At 3 p.m. on Sept. 14, Phillip Lim will host his 10th anniversary show, and to make it extra special, the artist Maya Lin — who rose to fame at age 21 when she was chosen to design the Vietnam Veteran's Memorial in Washington, D.C. — will be creating an installation for the space.
To tease the collaboration, the designer posted to Instagram a panoramic view of Lin's permanent earthwork, "Wavefield," located at the Storm King Art Center in Mountainville, New York.
According to Lim, Lin wasn't initially interested in collaborating. Lim's partner, Wen Zhou, had met the artist at a dinner, which followed with a meeting at Lin's studio. "Her attitude, at first, was that she didn’t do fashion. She was going to recommend someone else for us to work with," Lim told Vogue.com. "But then we kept talking, and I guess something connected, and she said, 'Can I give you some sketches?'"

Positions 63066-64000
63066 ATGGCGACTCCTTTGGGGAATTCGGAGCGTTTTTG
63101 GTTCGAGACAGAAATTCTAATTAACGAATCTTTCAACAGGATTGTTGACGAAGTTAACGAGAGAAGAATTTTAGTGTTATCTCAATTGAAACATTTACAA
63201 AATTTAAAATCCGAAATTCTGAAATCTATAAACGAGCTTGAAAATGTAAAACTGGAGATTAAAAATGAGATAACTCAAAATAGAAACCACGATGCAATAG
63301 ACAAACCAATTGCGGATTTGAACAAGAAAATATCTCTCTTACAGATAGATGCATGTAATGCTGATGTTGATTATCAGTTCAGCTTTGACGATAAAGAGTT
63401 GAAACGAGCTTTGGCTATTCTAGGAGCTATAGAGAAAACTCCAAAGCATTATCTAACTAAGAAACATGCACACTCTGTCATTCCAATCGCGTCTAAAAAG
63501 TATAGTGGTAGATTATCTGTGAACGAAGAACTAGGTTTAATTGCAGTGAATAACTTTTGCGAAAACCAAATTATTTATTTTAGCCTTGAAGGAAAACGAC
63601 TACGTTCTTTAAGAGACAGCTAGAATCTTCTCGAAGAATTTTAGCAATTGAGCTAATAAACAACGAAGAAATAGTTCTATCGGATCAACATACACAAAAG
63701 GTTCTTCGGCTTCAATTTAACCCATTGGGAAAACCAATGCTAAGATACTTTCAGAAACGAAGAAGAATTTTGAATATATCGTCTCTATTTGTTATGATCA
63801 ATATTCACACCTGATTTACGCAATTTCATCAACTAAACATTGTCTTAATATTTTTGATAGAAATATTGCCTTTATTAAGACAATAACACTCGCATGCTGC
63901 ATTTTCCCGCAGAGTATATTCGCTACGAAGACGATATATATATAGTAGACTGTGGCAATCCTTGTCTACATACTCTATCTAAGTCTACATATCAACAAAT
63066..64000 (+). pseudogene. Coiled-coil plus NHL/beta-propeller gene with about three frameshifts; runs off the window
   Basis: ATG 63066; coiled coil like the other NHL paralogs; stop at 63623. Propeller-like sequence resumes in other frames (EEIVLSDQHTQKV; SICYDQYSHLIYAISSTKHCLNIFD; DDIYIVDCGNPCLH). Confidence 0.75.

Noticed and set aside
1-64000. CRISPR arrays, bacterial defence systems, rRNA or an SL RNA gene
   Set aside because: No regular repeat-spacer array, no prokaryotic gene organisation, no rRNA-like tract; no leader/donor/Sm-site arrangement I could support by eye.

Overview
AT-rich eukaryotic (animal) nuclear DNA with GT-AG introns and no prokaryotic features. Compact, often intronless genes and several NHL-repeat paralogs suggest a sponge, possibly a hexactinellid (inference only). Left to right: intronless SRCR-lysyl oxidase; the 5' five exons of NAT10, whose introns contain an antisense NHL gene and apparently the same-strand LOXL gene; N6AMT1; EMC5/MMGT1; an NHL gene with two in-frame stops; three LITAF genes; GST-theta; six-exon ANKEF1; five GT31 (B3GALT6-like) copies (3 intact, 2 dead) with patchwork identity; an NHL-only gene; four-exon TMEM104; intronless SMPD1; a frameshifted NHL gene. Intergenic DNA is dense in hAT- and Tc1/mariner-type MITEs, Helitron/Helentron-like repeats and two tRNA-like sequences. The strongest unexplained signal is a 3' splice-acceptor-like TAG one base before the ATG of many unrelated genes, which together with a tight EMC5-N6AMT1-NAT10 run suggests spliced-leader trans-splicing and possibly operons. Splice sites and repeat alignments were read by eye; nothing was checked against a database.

Inventive sets can be a cause for extra buzz during fashion week. Take, for example, the reaction to Dries Van Noten's spring 2015 show, where models traipsed across a moss-adorned runway by Argentine artist Alexandra Kehayoglou. There was also Elie Tahari's fall 2015 presentation, which featured models perched on a revolving platform transformed into a makeshift miniature forest. Reviews of Marc Jacobs, Dolce & Gabbana, Dior and Chanel often dedicate as many words to the sets as the collections themselves.
The installation is bound to provide show-goers with more than just an Instagram-ready photo-op — the show title, "Stop and Smell the Flowers," will also serve as a call to action right when they're going to need it.
Front page photo: Peter Michael Dills/Getty Images